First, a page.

Due to the nature of my convalescence I've had a lot of time to reflect on these two entries. Both are quite good adventures, which make extremely different takes on these very tough ingredients. I will say that, on initial read, one of these adventures stood out a little more to me, and repeated readings have not shaken me from that initial judgment. However, this is a contest primarily about the ingredients. So let's break down each ingredient, and how it's utilized in @humble minion's "The Playwright and the Praecipua" (hereafter "Playwright", because I am not typing that other word dozens of times) and @el-remmen's "The Fate of the Firebird" (hereafter "Firebird").

Redundant Ogre
Right away we see that this was going to be a tough ingredient to use. How to make a Redundant Ogre, rather than a Redundant Orc or Redundant Elf? "Firebird", sadly, doesn't answer these questions. In truth, we could do a quick Find+Replace of Ogre with Elf and have to change little; using Orc would require no change at all. "Playwright" wisely veers from D&D/folklore to use the workplace definition of Ogre (and one that seems especially prevalent in academia, though that may just be my own experience), and it works great. There's a problem here too though. Ffoulkes may have an ogrish personality in the background, but by the time the players interact with him, he's not the put-upon academic chair he once was. Whatever twisted creature he's become, it's certainly not an Ogre in any definition I'm familiar with. Virxorex could very well have been any race in contrast to Alerut, but at least the PCs have to deal with him in some way while still, ostensibly, being an ogre. And he does present an interesting challenge/opportunity to the PCs, which adds a great wrinkle to the adventure. Still, this ingredient in "Playwright" does tie into Ffoulkes' motivations and actions, which the players do need to deal with, so it's not too bad here.

Bardic College
Both authors here went the term in the academic sense, and wisely connected it to the "redundant" aspect of the previous ingredient. That's a good weaving of ingredients together. That said, do the colleges in nature need to be particularly bardic? And I think that both authors do an okay job of selling that. The clever twist of Bardic = Shakespearean in "Playright" is appreciated, and while some knowledge of the Bard's works can help the investigators out here, I had hoped for some of the later challenges to be more related to that Bard. "Firebird" gives us many interesting musically themed set-pieces, but the connection is a bit more tenuous here. I'll come back to this later.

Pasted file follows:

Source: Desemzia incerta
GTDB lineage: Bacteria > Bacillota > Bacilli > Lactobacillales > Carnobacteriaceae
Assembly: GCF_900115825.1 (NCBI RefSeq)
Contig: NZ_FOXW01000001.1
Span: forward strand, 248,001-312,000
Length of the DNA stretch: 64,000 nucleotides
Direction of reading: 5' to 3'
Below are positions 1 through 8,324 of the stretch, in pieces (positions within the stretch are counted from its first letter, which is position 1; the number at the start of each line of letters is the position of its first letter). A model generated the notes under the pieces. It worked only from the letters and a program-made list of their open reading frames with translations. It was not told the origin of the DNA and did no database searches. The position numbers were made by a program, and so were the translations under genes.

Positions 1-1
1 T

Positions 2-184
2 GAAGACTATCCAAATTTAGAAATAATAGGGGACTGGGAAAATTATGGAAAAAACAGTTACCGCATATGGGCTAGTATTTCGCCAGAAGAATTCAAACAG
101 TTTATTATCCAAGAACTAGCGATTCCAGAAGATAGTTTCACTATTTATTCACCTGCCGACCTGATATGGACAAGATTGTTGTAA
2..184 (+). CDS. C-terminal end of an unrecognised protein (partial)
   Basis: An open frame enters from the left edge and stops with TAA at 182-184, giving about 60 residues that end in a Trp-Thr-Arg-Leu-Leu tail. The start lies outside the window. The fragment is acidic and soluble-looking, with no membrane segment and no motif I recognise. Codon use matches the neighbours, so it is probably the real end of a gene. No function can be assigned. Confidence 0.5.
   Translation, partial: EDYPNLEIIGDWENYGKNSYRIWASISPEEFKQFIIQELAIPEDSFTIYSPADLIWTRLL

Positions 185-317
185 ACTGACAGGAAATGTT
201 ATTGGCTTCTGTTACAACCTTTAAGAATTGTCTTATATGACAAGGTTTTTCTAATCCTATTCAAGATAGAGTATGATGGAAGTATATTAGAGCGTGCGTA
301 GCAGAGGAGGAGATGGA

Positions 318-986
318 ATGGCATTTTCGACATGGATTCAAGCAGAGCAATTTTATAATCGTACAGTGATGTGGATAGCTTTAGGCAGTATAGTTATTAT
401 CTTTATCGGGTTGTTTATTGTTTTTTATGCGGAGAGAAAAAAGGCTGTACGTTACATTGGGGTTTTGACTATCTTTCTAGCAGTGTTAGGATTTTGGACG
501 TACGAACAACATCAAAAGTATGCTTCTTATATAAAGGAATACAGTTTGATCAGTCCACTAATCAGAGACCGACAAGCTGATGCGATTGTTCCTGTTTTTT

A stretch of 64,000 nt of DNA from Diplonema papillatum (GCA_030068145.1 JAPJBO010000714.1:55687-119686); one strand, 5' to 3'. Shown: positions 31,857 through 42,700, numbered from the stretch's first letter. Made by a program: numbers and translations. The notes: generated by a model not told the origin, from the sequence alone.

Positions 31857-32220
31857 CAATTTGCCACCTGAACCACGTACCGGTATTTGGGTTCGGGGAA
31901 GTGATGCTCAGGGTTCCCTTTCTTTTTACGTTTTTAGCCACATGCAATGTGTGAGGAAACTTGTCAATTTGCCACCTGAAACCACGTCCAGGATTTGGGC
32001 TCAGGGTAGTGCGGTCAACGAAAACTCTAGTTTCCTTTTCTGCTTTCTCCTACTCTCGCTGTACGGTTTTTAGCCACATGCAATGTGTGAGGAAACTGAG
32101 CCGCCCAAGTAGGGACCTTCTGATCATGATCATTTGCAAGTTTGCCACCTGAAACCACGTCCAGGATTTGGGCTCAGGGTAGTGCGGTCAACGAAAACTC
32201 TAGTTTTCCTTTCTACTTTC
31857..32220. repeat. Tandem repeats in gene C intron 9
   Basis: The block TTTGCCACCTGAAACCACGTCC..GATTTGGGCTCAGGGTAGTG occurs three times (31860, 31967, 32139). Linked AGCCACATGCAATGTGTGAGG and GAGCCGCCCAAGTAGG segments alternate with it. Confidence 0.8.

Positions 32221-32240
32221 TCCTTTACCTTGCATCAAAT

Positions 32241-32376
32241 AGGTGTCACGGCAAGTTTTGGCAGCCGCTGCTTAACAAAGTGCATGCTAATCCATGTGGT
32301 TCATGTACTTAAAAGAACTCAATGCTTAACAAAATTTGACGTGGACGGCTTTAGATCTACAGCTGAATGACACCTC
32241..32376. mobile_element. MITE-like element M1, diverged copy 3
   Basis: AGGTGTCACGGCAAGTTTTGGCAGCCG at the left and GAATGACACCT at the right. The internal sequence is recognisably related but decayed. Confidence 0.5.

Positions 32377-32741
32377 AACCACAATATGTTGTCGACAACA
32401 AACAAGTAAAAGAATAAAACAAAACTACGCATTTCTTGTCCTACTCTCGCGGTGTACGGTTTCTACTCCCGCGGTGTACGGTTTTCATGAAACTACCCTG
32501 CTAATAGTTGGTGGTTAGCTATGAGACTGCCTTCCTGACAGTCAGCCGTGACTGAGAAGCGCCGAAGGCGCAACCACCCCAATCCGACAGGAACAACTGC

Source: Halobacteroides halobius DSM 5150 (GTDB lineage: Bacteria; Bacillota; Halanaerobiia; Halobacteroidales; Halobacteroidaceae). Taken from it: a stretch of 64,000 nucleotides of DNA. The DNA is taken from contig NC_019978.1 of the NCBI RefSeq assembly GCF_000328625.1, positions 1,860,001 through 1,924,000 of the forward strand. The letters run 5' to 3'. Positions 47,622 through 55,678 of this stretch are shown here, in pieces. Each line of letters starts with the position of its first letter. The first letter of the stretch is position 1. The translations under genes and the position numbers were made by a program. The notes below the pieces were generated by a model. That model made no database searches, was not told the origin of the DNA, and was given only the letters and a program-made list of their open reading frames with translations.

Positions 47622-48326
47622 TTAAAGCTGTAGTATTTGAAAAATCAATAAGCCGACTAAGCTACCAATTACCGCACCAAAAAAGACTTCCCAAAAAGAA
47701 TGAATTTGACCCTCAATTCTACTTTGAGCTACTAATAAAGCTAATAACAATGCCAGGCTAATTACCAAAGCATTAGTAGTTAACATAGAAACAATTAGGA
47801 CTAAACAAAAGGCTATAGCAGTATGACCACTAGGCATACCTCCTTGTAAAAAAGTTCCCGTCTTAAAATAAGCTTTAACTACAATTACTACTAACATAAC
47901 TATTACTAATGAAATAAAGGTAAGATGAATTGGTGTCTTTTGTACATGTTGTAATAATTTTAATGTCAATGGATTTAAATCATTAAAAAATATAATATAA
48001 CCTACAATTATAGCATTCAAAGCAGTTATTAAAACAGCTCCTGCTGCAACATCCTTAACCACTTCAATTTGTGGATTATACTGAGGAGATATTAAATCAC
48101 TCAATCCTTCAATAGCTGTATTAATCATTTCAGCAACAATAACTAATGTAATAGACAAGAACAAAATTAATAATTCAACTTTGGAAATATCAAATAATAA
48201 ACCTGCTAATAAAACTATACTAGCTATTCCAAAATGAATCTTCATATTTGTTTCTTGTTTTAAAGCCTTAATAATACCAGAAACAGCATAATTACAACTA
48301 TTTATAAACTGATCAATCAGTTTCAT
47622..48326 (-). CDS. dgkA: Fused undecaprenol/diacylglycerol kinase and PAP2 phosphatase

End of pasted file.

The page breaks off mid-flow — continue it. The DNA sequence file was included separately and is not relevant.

Dark Paragon
This one is close, but ultimately it goes to "Playwright". The clever use of darkness as recurring aspect of the antagonistic being, as well as how it ties in to the Binary Suns puzzle in how the investigators need to cross the Praepicuasidoai (I got called to task a few years back for adhering to Eberron naming conventions in an Iron DM entry, no I'm not still bitter about that why do you ask?). "Firebird" similarly ties its Dark Paragon to (one of) the Binary Suns, but again the connections are more tenuous.

Binary Suns
I've mostly covered how I feel about these in the above entry. The suns are obviously a bit more present in "Firebird" and contributing to the ticking clock that lends the stakes and urgency of the adventure, so that does make it a stronger use overall.

Cursed Sword
This reminds of the "Divine Pestilence" ingredient I had in the previous match I adjudicated. In the case of one of the uses of that ingredient, it was more accurate to call what was there a "curse" than a "pestilence". Similarly, the sword in "Playwright", while providing clever investigators some measure of knowledge, is less central to the story, and more importantly not really cursed in the way I understand that to be. Infected might be a better fit? Meanwhile, "Firebird's" sword is definitely cursed and constantly present as the main antagonist of the adventure. It even asks of the PCs a difficult sacrifice, which leads to the probably the best moment of "Firebird". I have a lot of questions about this sword, things I'd like to know but that the adventure doesn't see fit to answer, but I'll get back to that too.

Stuck Elevator
I went back and forth on this. The elevator in "Playwright" that takes the investigators where they need to go and essentially traps them there is a staple of the genre, but doesn't offer much in the way of actual interaction. On the other hand, I went back and forth a lot on whether an "elevator" controlling a ship's "altitude" makes much sense in, you know, space. But ultimately, Spelljammer's gonna Spelljammer, and I could wrap my head around it. The way this ties into the sword and suns above (and the choice/sacrifice one of the PCs must make) makes this a pretty solid ingredient use. But again, there are questions unanswered that leaves these connections fraught.

Name Level
Perhaps the strongest ingredient in "Playwright" and the weakest in "Firebird". Valiant effort, but as I've pointed out in my previous judgment, if you have to change the ingredient to make it work (in this case, changing "Name Level" to "Named Level") it changes from the ingredient we gave you into something else. Meanwhile, the power of names and shapes in Cthulhu mythos are very prevalent, and "Playwright" puts it to get effect here.